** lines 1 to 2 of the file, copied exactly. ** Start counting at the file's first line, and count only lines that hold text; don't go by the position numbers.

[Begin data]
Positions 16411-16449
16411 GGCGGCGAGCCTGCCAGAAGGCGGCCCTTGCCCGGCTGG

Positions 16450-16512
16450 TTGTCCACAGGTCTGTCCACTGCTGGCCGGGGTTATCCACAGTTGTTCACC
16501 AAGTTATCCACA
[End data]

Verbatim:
Positions 16411-16449
16411 GGCGGCGAGCCTGCCAGAAGGCGGCCCTTGCCCGGCTGG